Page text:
EXAMPLE 38

1-(m-Chlorophenyl)-3-(4′-morpholinyl)-1-propanone hydrochloride: mp 188-190° C.; 1H NMR (300 MHz, DMSO-d6) δ 11.25-11.00 (brs, 1 H), 8.05 (s, 1 H), 7.95 (d, 1 H), 7.75 (d, 1 H), 7.65 (dd, 1 H), 4.10-3.05 (m, 12 H).

EXAMPLE 39

1-(1″,2″,3″,4″-Tetrahydronaphth-6″-yl)-3-(4′-morpholinyl)-1-propanone hydrochloride: mp 190° C.; 1H NMR (300 MHz, CDCl3) δ 13.40-13.10 (brs, 1 H), 7.80-7.60 (m, 2 H), 7.16 (d, 1 H), 4.30 (t, 2 H), 4.10-3.90 (m, 2 H), 3.76 (t, 2 H), 3.60-3.30 (m, 4 H), 3.10-2.70 (m, 6 H), 1.90-1.70 (brs, 4 H).

EXAMPLE 40

1-(p-Trifluoromethoxyphenyl)-3-(4′-morpholinyl)-1-propanone hydrochloride: mp 175-178° C.; 1H NMR (300 MHz, DMSO-d6) δ 11.15-10.90 (brs 1 H), 8.15 (d, 2 H), 7.55 (d, 2 H), 4.08-3.40 (m, 10 H), 3.25-3.00 (m, 2 H).

EXAMPLE 41

1-(2″,3″-Dihydro-1″,4″-benzodioxan-6″-yl)-3-(4′-morpholinyl)-1-propanone hydrochloride: mp 223-225° C.; 1H NMR (300 MHz, DMSO-d6) δ 11.25-11.50 (brs, 1 H), 7.65-7.40 (m, 2 H), 7.05 (d, 1 H), 4.50-4.15 (m, 4 H), 4.05-3.30 (m, 10 H), 3.20-3.00 (m, 2 H).

EXAMPLE 42

1-(p-Bromophenyl)-3-(4′-morpholinyl)-1-propanone hydrochloride: mp 209-212° C.; 1H NMR (300 MHz, DMSO-d6) δ 11.55-11.30 (brs, 1 H), 7.95 (d, 2 H), 7.75 (d, 2 H), 4.10-3.35 (m, 10 H), 3.25-3.00 (m, 2 H).

EXAMPLE 43

1-(p-Ethylphenyl)-3-(4′-morpholinyl)-1-propanone hydrochloride: mp 202-205° C.; 1H NMR (300 MHz, DMSO-d6) δ 11.65-11.35 (brs, 1 H), 7.95 (d, 2 H), 7.40 (d, 2 H), 4.08-3.30 (m, 10 H), 3.25-3.00 (m, 2 H), 2.70 (q, 2 H), 1.20 (t, 3 H).

EXAMPLE 44

1,4-Bis-(3′-Phenylpropane-3′-one-1′-yl)-piperazine dihydrochloride: A mixture of acetophenone (3.49 g, 0.029 mol), piperazine (1.00 g, 0.012 mol), paraformaldehyde (0.87 g, 0.029 mol), and concentrated hydrochloric acid (5.00 mL, 0.06 mol) were refluxed for 24 h. The reaction was cooled, filtered and the filter cake was triturated with methanol to give 3.5 g (83%) of the desired product: mp 230° C. (dec.); 1H NMR of the free base (300 MHz, CDCl3) δ 7.96 (d, 4 H), 7.51 (m, 6 H), 3.19 (t, 4 H), 2.85 (t, 4 H), 2.58 (brs, 8 H).

EXAMPLE 45

1,4-Bis-(3′-Phenylpropane-3′-one-1′-yl)-2,5-dimethylpiperazine dihydrochloride: mp 250° C.; 1H NMR of the free base (300 MHz, CDCl3) δ 7.98 (d, 4 H), 7.51 (m, 6 H), 3.21 (m, 6 H), 2.82 (m, 4 H), 2.49 (m, 2 H), 2.14 (t, 2 H), 1.08 (d, 6 H).

EXAMPLE 46

1,4-Bis-(3′-p-fluorophenylpropane-3′-one-1′-yl)-piperazine: mp 170-173° C.; 1H NMR (300 MHz, CDCl3) δ 7.98 (m, 4 H), 7.13 (m, 4 H), 3.18 (t,4 H), 2.86(t, 4 H), 2.59 (brs, 8 H).

EXAMPLE 47

1,4-Bis-[3′-(3″,4″-dichlorophenyl)-propane-3′-one-1′-yl]-piperazine dihydrochloride: mp>230° C.; 1H NMR of the free base (300 MHz, CDCl3) δ 8.03 (d, 2 H), 7.78 (dd, 2 H), 7.55 (d, 2 H), 3.14 (t, 4 H), 2.82 (t, 4 H), 2.56 (brs, 8 H).

EXAMPLE 48

1,4-Bis-(3′-p-chlorophenylpropane-3′-one-1′-yl)-piperazine dihydrochloride: mp>230° C.; 1H NMR of the free base (300 MHz, CDCl3) δ 7.9 (d, 4 H), 7.43 (d, 4 H), 3.15 (t, 4 H), 2.84 (t, 4 H), 2.56 (brs, 8 H).

EXAMPLE 49

1,4-Bis-(3′-m-chlorophenylpropane-3′-one-1′-yl) piperazine: mp 121-122° C.; 1H NMR (300 MHz, CDCl3) δ 7.95 (s, 2 H), 7.82 (d, 2 H), 7.55 (d, 2 H), 7.40 (t, 2 H), 3.15 (t, 4 H), 2.85 (t, 4 H), 2.70-2.40 (brs, 8 H).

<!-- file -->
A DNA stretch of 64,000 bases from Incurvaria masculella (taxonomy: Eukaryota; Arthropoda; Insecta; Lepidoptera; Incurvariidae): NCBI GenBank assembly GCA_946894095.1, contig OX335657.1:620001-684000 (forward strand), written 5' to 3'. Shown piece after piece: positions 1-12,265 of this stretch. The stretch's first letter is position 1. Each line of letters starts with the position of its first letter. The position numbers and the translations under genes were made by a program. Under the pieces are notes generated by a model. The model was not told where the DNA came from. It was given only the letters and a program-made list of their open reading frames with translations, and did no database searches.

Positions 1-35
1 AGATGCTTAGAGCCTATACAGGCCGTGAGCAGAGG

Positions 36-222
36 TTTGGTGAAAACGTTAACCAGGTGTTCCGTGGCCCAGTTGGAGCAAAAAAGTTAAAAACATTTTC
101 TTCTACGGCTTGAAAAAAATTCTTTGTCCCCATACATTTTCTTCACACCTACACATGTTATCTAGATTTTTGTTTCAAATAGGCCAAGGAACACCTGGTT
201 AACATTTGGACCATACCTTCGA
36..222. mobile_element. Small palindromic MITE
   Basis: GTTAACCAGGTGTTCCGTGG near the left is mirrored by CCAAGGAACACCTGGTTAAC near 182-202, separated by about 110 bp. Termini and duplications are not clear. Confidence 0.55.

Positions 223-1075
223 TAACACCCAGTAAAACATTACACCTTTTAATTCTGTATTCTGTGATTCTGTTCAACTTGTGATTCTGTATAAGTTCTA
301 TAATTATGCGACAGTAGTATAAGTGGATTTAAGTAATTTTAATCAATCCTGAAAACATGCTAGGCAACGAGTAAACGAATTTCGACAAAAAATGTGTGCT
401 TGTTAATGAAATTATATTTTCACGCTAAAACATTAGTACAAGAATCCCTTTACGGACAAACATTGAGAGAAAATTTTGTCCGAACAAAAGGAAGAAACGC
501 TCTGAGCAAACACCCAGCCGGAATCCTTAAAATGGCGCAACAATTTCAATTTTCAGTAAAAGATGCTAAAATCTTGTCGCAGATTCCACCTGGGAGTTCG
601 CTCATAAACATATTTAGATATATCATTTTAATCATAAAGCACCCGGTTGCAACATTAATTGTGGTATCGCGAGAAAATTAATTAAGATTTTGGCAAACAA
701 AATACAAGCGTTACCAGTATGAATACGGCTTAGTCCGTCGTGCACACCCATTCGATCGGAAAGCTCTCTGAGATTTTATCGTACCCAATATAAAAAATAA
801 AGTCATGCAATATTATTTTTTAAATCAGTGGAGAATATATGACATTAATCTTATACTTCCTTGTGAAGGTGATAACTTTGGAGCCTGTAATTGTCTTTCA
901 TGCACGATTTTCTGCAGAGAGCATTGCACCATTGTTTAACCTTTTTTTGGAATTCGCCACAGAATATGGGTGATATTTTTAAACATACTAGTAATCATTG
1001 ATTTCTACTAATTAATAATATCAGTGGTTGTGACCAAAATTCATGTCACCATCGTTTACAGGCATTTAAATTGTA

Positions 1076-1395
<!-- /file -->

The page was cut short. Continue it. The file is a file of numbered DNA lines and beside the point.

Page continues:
EXAMPLE 50

1,4-Bis-(3′-p-bromophenylpropane-3′-one-1′-yl) piperazine: mp 158-160° C.; 1H NMR (300 MHz, CDCl3) δ 7.85 (d, 4 H), 7.60 (d, 4 H), 3.15 (t, 4 H), 2.85 (t, 4 H), 2.65-2.40 (brs, 8 H).

EXAMPLE 51

1,4-Bis-(3′-p-methylphenylpropane-3′-one-1′-yl) piperazine: mp 229-231° C.; 1H NMR (300 MHz, CDCl3) δ 7.86 (d, 4 H), 7.26 (d, 4 H), 3.17 (t, 4 H), 2.83 (t, 4 H), 2.67-2.45 (brs, 8 H), 2.40 (s, 6 H).

EXAMPLE 52

1,4-Bis-(3′-o-fluorophenylpropane-3′-one-1′-yl) piperazine: 1H NMR (300 MHz, DMSO-d6) δ 7.85-7.55 (m, 4 H), 7.40-7.20 (m, 4 H), 3.10 (t, 4 H), 2.62 (t, 4 H), 2.43-2.20 (brs, 8 H).

EXAMPLE 53

1,4-Bis-(3′-m-nitrophenylpropane-3′-one-1′-yl) piperazine: mp 154-155° C.; 1H NMR (300 MHz, CDCl3) δ 8.80 (s, 2 H), 8.42 (d, 2 H), 8.27 (d, 2 H), 7.69 (t, 2 H), 3.21 (t, 4 H), 2.56 (t, 4 H), 2.70-2.40 (brs 8 H).

EXAMPLE 54

1-p-Nitrophenyl)-3-(4′-methyl-1′-piperazinyl)-1-propanone dihydrochloride: mp 225-226° C.; 1H NMR (300 MHz, DMSO-d6) δ 12.1 (s, 2 H), 8.4 (d, 2 H), 8.2 (d, 2 H), 4.25-3.18 (m, 12 H), 2.85 (s, 3H).

EXAMPLE 55

1-(p-Nitrophenyl)-3-(2′,6′-dimethyl-4′-piperazinyl)-1-propanone dihydrochloride: mp>260° C.; 1H NMR (300 MHz, D2O) δ 7.95 (d, 2 H), 7.78 (d, 2 H), 3.58 (m, 2 H), 3.39 (m, 6 H), 2.83 (t, 2 H).

EXAMPLE 56

1-(p-Nitrophenyl)-3-(4′-morpholinyl)-1-propanone hydrochloride: mp 214-216° C.; 1H NMR (300 MHz, D2O) δ 8.2 (d, 2 H), 8.02 (d, 2 H), 4.1-3.0 (m, 12 H).

EXAMPLE 57

1-(p-Iodophenyl)-3-(4′-methyl-1′-piperazinyl)-1-propanonedihydrochloride: mp224-225° C.; 1H NMR (300 MHz, DMSO-d6) δ 11.94 (brs, 2 H), 7.99 (d, 2 H), 7.87 (d,. 2 H), 4.18-3.05 (brm, 12 H), 2.81 (s, 3 H).

EXAMPLE 58

1-(p-Iodophenyl)-3-(4′-morpholinyl)-1-propanone hydrochloride: mp 224-225° C.; 1H NMR (300 MHz, DMSO-d6) δ 11.09 (s, 1 H), 8.02 (d, 2 H), 7.89 (d, 2 H), 4.10-2.95 (m, 12 H).

EXAMPLE 59

1-(m-Fluorophenyl)-3-(4′-methyl-1′-piperazinyl)-1-propanonedihydrochloride: mp 189-190° C.; 1H NMR (300 MHz, DMSO-d6) δ 11.95 (s, 2 H), 4.0-3.1 (m, 12 H), 2.8 (s, 3 H).

EXAMPLE 60

1-(m-Fluorophenyl)-3-(4′-morpholinyl)-1-propanone hydrochloride: mp 185-186° C.; 1H NMR of the free base (300 MHz, CDCl3) δ 7.75 (m, 1 H), 7.64 (m, 1 H), 7.46 (m, 1 H), 7.28 (m, 1 H), 3.7 (m, 4 H), 3.18 (t, 2 H), 2.83 (t, 2 H), 2.51 (m, 4 H).

EXAMPLE 61

1-p-Biphenyl-3-(4′-morpholinyl)-1-propanone hydrochloride: mp 192-194° C.; 1H NMR of the free base (300 MHz, CDCl3) δ 8.05 (d, 2 H), 7.67 (dd, 4 H), 7.45 (m, 3 H), 7.73 (m, 4 H), 3.22 (t, 2 H), 2.86 (t, 2 H), 2.53 (m, 4 H).

EXAMPLE 62